Thursday, July 01, 2004

Someone e-mailed me to say that this is a somewhat "amorphous" blog. He's right. There are political blogs, OTR blogs, movie blogs, and all kind of blogs devoted to specific topics. Not this one. It's amorphous. Or, as I prefer to think of it, stream-of-consciousness. I just write about whatever is on my mind when I turn on the computer.

And today it's Max Byrd's novel SHOOTING THE SUN (Bantam 2004). Back in the late 1970s or early '80s, Byrd wrote a handful of Chandleresque private-eye novels that I liked quite a bit. FLY AWAY, JILL and CALIFORNIA THRILLER are a couple of titles that come to mind. Then he turned to historical fiction, concentrating on some big names and producing titles like GRANT, JACKSON, and JEFFERSON. I wasn't interested in those. But when SHOOTING THE SUN turned up on the NYTBR's list of notable books a while back, I thought I'd have a look.

It's a historical novel, all right, but it's a sort of "alternate universe" book. The idea is that Charles Babbage sponsors an expedition to the Great Southwestern Desert in 1840 to take photographs of a total eclipse that has been predicted by his Difference Engine. No one else seems to believe the eclipse will take place, but the photos will prove that the Difference Engine works and win Babbage some much-needed financial backing.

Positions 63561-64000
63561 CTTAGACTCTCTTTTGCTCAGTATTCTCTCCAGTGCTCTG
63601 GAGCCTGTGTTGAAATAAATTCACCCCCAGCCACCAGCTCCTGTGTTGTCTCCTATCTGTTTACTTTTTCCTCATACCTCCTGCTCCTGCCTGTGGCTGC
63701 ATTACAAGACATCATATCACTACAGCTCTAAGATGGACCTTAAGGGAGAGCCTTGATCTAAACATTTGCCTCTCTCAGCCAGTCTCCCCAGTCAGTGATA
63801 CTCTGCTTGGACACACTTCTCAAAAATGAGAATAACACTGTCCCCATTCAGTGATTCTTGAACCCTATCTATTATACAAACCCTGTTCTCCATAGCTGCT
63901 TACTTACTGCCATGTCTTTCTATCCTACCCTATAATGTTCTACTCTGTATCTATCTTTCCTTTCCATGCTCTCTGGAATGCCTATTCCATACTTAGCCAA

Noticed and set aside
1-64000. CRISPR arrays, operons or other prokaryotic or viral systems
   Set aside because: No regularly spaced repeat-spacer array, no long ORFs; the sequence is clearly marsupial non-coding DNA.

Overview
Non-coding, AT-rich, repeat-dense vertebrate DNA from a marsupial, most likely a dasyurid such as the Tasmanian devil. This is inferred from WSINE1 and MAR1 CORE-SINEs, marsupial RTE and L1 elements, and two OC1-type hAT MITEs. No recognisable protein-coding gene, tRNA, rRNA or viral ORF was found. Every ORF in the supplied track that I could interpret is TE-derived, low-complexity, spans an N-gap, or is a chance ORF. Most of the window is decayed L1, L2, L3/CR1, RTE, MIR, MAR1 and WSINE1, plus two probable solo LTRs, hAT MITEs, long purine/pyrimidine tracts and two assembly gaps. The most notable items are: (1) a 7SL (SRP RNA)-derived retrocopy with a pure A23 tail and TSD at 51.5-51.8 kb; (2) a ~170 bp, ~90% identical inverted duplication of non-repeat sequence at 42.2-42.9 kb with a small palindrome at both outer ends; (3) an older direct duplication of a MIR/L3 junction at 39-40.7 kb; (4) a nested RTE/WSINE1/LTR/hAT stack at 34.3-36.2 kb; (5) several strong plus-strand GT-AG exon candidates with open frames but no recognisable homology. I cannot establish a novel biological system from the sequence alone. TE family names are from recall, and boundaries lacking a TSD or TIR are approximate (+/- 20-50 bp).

The expedition into the desert includes a beautiful young scientist, Selena Cott, along with an artist, an explorer, a petty mathematician, a crusty wagonmaster, a suave overseer, and assorted others. It becomes apparent early on that there's more to the expedition's purpose than just getting some photographs, and there are a few twists in the plot as it moves along. Plenty of accurate historical details, interesting characters, and graceful writing. I'd say check it out. But I liked the p.i. novels more.


Unknown said...

Bill, if this is an "amorphous" blog, then I'm digging your brand of "amorphous." JT Lindroos's mention on Rara-Avis steered me here a few days ago... and I'm glad I stopped by. This is like the bar you never want to leave. Thanks!

Jayme Lynn Blaschke said...

Well, Bill, if "amorphous" doesn't work for you, you could always go the microbiologic rout and start calling it an "amoebic" blog. THAT will get 'em scratcing the ol' noggin.